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It’s hard to say which is more striking, Ximena Cortez’s determination or her compassion. Ximena may be early in her career, but her passion and willpower have catapulted her into success as a quality assurance engineer here at Kenna Security. All the while, she composes herself with humility and a gentle spirit, underscored by a great big heart—a quality that reinforced itself when Ximena asked me (the interviewer) a question in return during the interview for this very Spotlight. It comes as no surprise to me that Ximena spends a lot of her free time volunteering to aid underserved communities and promote diversity (i.e. introducing students to STEM, supporting Latinas in the tech industry, mentoring first-generation students from low-income communities—you name it). With such a powerful combination of heart, ambition, and intellect, it’s no wonder that no circumstances or challenges have been able to thwart Ximena on her road to success.
Q: Where did you grow up?
A: I was born in Mexico City but grew up in the south-west side of Chicago. My parents brought me and my siblings to the U.S. when I was 9 years old because they wanted a better life for us. Chicago has been my home ever since.
Q: How did you come into this field of work?
A: When I was in high school, I got in trouble with a teacher one day and had to stay after school. During detention, the teacher made me play a game called CodeCombat, a coding game in which I had to create code to make a hero go from one place to another and collect gems. I was hooked and ended up playing it throughout my senior year, even during breaks at school. I took my first coding class in college and ended up failing it. I was really discouraged at first but, eventually, I retook the class and graduated with a degree in Computer Science and Criminal Justice.
My career started off through Urban Alliance—a program that gives High School students a year-long paid-internship—and I was very fortunate to have a lot of mentors who helped me during my search for a full-time job. They looked at my resume and sent it out to their networks, and I ended up landing my first full-time gig at a tech company. It was a good place to start gaining skills, but I found myself struggling with imposter syndrome and questioned why I was the only Latina in the engineering department. So, after two years with the company, I started looking for a new job.
That’s when I found Kenna Security. Interviewing at Kenna Security was probably the best interview experience I’ve had so far. Everyone was so welcoming. I’ve been here a little under a year, and I truly love working here.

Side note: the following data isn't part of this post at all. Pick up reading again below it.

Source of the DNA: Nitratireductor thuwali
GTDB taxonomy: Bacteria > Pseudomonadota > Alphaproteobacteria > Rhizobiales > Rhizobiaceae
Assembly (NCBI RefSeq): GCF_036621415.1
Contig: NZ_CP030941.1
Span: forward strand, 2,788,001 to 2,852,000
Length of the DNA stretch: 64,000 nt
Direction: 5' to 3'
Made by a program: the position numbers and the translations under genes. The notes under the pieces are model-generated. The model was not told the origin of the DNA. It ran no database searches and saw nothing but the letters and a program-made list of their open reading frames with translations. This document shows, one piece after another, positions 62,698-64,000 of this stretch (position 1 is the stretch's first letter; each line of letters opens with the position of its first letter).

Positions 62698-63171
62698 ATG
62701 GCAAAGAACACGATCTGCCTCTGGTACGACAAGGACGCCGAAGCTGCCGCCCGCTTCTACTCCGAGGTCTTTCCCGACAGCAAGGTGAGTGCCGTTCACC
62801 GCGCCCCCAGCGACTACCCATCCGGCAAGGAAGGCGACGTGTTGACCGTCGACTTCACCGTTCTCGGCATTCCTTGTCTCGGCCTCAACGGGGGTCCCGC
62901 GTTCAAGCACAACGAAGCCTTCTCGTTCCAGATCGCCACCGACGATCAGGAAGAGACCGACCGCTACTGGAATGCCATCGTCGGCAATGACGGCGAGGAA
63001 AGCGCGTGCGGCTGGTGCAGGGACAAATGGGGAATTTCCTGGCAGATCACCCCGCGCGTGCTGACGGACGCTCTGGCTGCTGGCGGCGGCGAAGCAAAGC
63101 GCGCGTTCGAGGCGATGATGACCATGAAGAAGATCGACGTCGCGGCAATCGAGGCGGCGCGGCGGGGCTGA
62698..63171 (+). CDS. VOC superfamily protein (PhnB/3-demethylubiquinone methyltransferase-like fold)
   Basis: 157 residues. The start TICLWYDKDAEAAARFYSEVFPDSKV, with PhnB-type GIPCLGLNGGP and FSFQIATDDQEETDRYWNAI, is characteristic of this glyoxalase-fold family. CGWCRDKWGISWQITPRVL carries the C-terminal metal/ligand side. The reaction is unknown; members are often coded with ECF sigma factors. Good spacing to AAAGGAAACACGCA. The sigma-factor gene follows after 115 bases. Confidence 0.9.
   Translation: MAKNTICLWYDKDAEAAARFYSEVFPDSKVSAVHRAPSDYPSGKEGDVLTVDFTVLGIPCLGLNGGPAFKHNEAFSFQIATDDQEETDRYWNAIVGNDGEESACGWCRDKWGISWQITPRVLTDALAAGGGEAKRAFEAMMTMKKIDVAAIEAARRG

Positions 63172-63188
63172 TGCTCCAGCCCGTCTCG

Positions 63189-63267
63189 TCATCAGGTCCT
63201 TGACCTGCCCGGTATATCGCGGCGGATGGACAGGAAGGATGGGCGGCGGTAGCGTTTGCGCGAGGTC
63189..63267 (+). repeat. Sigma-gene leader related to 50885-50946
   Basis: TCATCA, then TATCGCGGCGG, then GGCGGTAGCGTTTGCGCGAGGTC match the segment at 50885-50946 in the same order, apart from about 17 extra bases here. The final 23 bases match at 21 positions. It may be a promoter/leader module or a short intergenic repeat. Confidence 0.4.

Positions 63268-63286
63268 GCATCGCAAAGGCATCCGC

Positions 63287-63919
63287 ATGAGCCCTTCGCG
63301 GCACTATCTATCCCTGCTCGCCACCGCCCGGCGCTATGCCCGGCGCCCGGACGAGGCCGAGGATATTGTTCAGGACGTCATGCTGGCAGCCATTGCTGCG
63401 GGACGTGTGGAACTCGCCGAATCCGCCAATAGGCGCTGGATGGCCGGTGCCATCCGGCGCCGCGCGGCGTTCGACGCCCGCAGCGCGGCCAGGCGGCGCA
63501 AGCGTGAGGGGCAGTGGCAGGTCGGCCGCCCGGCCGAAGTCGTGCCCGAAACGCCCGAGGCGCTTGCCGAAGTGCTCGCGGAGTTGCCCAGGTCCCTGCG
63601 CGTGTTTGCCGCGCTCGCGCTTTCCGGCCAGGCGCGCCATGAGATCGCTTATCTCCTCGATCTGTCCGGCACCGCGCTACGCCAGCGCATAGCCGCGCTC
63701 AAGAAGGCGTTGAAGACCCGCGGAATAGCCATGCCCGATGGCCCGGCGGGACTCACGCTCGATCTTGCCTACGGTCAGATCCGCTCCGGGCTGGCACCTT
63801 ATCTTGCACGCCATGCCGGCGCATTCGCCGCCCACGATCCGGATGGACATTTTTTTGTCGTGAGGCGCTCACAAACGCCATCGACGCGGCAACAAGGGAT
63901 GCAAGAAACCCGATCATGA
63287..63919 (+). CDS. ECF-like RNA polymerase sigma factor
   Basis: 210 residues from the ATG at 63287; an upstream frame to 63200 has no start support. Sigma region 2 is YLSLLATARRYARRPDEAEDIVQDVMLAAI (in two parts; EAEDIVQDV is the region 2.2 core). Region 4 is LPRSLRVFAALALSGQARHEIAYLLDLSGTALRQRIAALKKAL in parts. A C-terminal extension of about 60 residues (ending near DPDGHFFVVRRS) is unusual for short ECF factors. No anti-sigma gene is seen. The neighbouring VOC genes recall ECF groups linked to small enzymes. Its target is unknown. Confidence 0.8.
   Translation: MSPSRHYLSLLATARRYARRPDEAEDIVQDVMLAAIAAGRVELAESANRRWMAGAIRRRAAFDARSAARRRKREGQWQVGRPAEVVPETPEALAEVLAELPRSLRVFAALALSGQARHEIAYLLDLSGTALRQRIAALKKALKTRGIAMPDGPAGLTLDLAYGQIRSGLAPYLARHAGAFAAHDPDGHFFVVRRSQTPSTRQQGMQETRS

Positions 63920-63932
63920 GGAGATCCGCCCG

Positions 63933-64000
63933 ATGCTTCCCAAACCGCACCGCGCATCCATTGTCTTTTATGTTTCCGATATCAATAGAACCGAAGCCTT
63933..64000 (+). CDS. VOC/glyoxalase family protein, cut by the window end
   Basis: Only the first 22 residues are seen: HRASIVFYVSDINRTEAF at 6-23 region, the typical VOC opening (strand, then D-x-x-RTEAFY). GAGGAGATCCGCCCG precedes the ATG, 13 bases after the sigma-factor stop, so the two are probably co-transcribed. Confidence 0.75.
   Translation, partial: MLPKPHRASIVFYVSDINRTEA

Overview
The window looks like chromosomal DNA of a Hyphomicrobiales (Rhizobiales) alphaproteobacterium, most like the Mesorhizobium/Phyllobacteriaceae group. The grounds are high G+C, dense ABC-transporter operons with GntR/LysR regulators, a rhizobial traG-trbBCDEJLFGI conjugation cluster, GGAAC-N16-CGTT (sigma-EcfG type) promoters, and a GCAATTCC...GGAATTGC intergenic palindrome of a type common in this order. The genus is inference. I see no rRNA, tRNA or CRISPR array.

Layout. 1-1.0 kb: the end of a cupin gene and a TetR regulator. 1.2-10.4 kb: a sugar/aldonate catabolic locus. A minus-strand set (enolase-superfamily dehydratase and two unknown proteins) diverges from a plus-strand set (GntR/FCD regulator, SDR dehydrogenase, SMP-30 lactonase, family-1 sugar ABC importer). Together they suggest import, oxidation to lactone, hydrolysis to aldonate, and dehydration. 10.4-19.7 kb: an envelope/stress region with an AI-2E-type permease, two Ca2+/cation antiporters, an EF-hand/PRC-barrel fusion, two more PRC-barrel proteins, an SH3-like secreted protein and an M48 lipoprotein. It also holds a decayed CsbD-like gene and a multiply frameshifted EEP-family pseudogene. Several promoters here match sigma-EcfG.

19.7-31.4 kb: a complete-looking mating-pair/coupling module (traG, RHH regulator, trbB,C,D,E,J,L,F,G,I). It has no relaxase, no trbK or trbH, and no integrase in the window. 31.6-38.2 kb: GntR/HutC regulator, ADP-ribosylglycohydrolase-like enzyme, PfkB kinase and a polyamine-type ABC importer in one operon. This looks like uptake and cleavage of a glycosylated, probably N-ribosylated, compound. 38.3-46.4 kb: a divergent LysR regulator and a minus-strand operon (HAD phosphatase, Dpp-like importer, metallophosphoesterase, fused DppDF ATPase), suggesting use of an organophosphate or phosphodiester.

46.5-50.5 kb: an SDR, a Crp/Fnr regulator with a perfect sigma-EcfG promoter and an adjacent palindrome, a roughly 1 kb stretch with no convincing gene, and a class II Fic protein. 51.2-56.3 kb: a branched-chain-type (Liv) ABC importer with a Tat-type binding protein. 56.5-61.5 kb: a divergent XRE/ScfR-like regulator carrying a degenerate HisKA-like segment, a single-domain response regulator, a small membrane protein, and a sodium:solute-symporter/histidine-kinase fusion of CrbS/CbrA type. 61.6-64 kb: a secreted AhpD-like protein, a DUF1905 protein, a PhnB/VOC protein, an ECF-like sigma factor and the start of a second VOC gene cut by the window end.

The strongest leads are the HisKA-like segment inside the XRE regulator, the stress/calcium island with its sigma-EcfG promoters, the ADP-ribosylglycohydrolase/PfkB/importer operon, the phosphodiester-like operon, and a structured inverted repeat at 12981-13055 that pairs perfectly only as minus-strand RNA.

Q: What keeps you motivated to get out of bed and come into work every morning?
A: There are two things that keep me motivated. First, the product is something I really believe in. As a QA Engineer, my goal is to ship great software out to production. I love knowing that I play a part in helping companies understand their vulnerabilities and make progress towards fixing them. The second thing that keeps me motivated is the people I work with. My immediate team—the QA team—is extremely reliable and supportive. I feel very comfortable reaching out to anyone, even during this unusual time of remote work. I didn’t have this kind of supportive environment at my previous company.
Q: What would you do for a career if you weren’t doing this?
A: When I was young, I wanted to be an astronaut. I used to look out the window up at the sky and tell my parents I have superpowers and could fly up to space at night. My family has a recording of me somewhere putting my hands on my forehead yelling “I’m flying! I’m flying!”
Q: If you could learn a new skill in 10 minutes, what would it be?
A: I’ve lived by myself for two years and I still don’t know how to cook. I know how to do eggs and basic stuff, but if I could master becoming a chef in 10 minutes, I would totally do it. Even baking would be great!
Q: If you could have dinner with anyone (living or dead) who would it be, and where would you eat?
A: My grandmother. I didn’t get a chance to grow up with a grandmother figure in my life due to our family’s immigration challenges. Everyone always tells stories about their grandmother’s cookies and such, but I never had experiences or memories like that.
As for where—we’d eat on her porch. She lived in a small town outside of Acapulco, Guerrero, and her porch overlooks a river. It would be so wonderful to sit down with her and ask her questions, like “What was my mother like as a teenager?”
Q: What advice would you give 15-year-old Ximena?
A: Be curious about everything and keep learning. Have the willingness to be open-minded. I feel like that attitude has helped me get through a lot. I believe it’s so important to have the heart to love people regardless of their background or where they come from. Really get to know people.
Q: Do you have any interests or hobbies that might surprise people?
A: Traveling around the U.S. My goal is to visit all 50 states, I have been to 31 so far.
Q: Top 5 songs for your road trip playlist?
- Viva la vida – Coldplay
- Mi Gente – J Balvin
- Riptide – Vance Joy
- Faded – Alan Walker
- I like me better – Lauv
Rapid Fire Round
Q: Pineapple or watermelon?
Q: Night owl or early riser?
A: Night owl
Q: Spiders or snakes?
Q: Time machine or magic wand?
A: Magic wand
Q: Superman or Batman?